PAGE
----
Published on 02-04-2020
"ChadD" is an acupuncturist and lives in Minneapolis and has authored 365 other posts.
People suffering with migraines may do just about anything to be rid of them. What about bloodletting?
While bloodletting sounds straight out of the middle ages, it is actually a fairly mild technique used within acupuncture for a range of conditions. Our theory site has a general introduction to bloodletting section for those wanting to look a bit deeper. While there are many uses and potential areas, it tends to be used on what are known as the Jing well points. Jing well points are located near the tips of the fingers and toes and are the beginning or ending of each meridian, usually next to the top of the nailbed. The technique uses a small lancet, such as those used by those with diabetes to check their blood sugar, and in most cases a small number of drops of blood are released. The technique is largely painless and uneventful, certainly compared to what people think might be involved.
A team of researchers from the Beijing University of Chinese Medicine recently conducted a study comparing the effects of acupuncture treatment coupled with bloodletting versus the same acupuncture treatment without and the effect on migraines. They divided patients with migraines into two groups and used the following treatment points:
Each participant was given a treatment lasting 30 minutes daily for 5 days, a couple days off, and then 5 more days. Participants were evaluated throughout and after treatment using the visual analogue scale or "VAS". Both groups noticed improvement but within the bloodletting group there was a noticeable increase in reduction of symptoms. The researchers concluded that "bloodletting acupuncture at jing-well points along three-yang meridians of foot combined with routine acupuncture and simple routine acupuncture have analgesic effect, and the combined therapy is superior to simple routine acupuncture".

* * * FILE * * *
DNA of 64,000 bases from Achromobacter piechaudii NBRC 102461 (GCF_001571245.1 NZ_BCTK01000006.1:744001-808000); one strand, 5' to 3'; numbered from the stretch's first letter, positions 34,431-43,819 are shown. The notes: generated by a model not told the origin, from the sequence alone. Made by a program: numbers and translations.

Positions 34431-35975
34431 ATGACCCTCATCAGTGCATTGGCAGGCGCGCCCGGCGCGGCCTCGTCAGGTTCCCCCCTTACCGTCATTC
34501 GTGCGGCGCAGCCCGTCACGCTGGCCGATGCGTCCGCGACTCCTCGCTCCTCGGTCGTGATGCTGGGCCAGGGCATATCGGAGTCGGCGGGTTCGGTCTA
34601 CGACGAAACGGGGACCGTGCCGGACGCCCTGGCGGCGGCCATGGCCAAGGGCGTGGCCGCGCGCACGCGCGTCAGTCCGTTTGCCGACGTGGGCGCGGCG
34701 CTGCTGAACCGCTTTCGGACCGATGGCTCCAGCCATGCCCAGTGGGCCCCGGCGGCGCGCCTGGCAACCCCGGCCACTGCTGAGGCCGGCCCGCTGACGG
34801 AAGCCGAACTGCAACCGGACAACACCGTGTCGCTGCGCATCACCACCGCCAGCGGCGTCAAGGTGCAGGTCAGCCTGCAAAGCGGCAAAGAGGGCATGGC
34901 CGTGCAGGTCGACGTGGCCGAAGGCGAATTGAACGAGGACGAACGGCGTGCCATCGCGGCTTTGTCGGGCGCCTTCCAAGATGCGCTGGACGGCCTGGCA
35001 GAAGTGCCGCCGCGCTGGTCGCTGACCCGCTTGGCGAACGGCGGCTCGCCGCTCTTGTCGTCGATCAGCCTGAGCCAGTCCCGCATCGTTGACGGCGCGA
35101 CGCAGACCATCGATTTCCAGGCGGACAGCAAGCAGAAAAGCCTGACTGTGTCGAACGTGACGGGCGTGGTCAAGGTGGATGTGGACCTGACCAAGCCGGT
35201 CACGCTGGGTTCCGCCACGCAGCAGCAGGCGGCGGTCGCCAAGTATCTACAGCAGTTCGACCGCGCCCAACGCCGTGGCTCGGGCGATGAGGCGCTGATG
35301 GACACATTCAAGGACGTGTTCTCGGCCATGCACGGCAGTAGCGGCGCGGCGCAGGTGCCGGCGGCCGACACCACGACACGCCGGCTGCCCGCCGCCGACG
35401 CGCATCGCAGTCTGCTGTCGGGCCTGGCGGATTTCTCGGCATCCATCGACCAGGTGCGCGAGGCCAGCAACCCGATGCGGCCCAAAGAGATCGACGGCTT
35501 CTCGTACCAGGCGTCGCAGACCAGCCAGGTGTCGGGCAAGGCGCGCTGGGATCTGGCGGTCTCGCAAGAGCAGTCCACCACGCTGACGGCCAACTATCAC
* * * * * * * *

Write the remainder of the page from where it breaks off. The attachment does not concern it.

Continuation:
Now these types of generic treatment protocols will generally limit results because treatment is ideally tailored directly to each individual. That said, these points were a good choice for a study like this and "liver system" related headaches in TCM terms are arguably quite common. All things considered the study leaves room for thought as many practitioners, particularly in certain sub-systems of acupuncture, may not utilize bloodletting very often if at all.
This post has the following associations:
Issues/Symptoms: common cold, digestive issues, facial pain, headache, insomnia, migraines, sore throat
Patterns: liver fire, liver qi stagnation, liver wind
Acupoints: ex taiyang, gb 8, gb 20, gb 34, gb 41, gb 44, li 4, lv 3, st 45, th 5, th 23, ub 67
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"ChadD" is an acupuncturist from United States of America. With schooling from the New England School of Acupuncture at MCPHS. They joined us in 2021.
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